Let FirstNet know what you think
Last week, the First Responder Network Authority (FirstNet) board conducted its first meeting, where key members made presentations regarding proposed approaches for the network design and application development for public-safety users.
This week, FirstNet issued a notice of inquiry (NOI) to solicit feedback on those conceptual presentations. The FirstNet Nationwide Network (FNN) concept was presented by board member Craig Farrill and is available at http://tinyurl.com/8nyxspg. The FNN concept calls for the 700 MHz public-safety network to be built out by leveraging the assets of multiple wireless-network operators.
Traditionally, public-safety agencies have communicated on standalone LMR networks dedicated solely to first responders, but that approach is "unworkable," according to Farrill, who noted the high costs and extended construction time for such a deployment. Partnering with a single wireless carrier also was dismissed, because no carrier has ubiquitous coverage nationwide.
Working with multiple carriers can lower deployment costs and accelerate the network buildout, according to Farrill. In fact, network implementation could begin in 2013 or 2014 — a timeframe that is much more palatable to public safety than waiting until the five-year planning grant program proposed by the National Telecommunications and Information Administration (NTIA) is complete.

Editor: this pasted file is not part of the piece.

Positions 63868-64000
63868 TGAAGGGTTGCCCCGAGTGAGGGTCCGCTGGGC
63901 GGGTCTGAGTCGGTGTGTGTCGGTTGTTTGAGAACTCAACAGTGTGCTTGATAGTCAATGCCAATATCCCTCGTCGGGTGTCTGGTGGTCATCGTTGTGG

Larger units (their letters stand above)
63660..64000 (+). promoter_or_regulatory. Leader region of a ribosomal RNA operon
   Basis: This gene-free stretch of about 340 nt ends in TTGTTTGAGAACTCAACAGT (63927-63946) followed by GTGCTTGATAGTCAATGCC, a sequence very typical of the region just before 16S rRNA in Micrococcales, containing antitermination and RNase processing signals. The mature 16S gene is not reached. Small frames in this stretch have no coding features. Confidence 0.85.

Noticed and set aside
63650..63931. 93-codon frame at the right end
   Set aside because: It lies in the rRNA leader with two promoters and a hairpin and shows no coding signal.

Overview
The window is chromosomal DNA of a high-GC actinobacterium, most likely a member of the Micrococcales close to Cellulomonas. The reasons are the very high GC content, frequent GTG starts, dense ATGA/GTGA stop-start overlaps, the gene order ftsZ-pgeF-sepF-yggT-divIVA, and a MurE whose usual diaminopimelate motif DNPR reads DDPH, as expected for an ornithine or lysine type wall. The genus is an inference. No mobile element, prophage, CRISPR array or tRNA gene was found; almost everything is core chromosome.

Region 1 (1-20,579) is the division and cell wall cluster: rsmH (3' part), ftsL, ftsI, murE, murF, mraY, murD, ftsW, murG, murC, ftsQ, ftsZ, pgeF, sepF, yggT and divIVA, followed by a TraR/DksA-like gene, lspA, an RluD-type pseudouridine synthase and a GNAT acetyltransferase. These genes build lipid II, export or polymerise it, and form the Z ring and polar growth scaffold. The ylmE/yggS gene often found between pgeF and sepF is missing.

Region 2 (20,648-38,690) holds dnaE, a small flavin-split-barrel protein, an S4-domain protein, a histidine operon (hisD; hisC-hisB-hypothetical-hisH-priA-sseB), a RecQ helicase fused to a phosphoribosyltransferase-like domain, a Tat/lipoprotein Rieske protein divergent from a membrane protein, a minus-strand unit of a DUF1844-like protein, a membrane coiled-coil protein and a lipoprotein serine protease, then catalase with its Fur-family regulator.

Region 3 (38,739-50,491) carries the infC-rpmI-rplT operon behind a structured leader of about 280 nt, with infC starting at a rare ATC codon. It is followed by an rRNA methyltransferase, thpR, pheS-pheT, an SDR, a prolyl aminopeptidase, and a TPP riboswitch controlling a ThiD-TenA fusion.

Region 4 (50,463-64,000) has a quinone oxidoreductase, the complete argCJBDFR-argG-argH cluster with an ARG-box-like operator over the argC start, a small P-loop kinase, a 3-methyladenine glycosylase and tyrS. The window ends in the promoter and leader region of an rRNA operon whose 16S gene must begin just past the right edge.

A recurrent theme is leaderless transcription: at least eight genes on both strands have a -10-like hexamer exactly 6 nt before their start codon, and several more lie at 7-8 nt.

For the most part, most in the industry would agree with the concept outlined by Farrill. A standalone public-safety network does not make fiscal sense — from the standpoint of both deployment and ongoing operations — so partnering with others would seem to be the prudent path to pursue.
Of course, the devil is in the details, and that's where this NOI can help. Respondents are asked to identify opportunities and challenges associated with the FNN concept, and there are plenty of both. For instance, with partners appearing to be a necessity, those commenting could provide valuable input on the criteria regarding the partners FirstNet should seek, be it commercial wireless carriers or operators of private networks.
In addition to the infrastructure aspects of the network, the NOI seeks input on the application-development proposal that FirstNet Chairman Sam Ginn presented at the first meeting. Ginn described an open-architecture platform that would allow developers from various backgrounds to create applications that would be useful to public-safety users of the network.
Again, few would argue with the concept, but implementing this applications approach could prove to be challenging, particularly with public-safety users being justifiably cautious about the security and reliability of any applications they would use over the network.
While such hurdles exist, none are insurmountable, particularly with the depth of expertise and knowledge available in this country that can help address whatever issues may arise. Hopefully, such people with thoughtful contributions — inside and outside public safety — will participate in this proceeding, which is a golden opportunity to help FirstNet get started in the right direction.
The deadline for comments is Nov. 1. Let your voice be heard.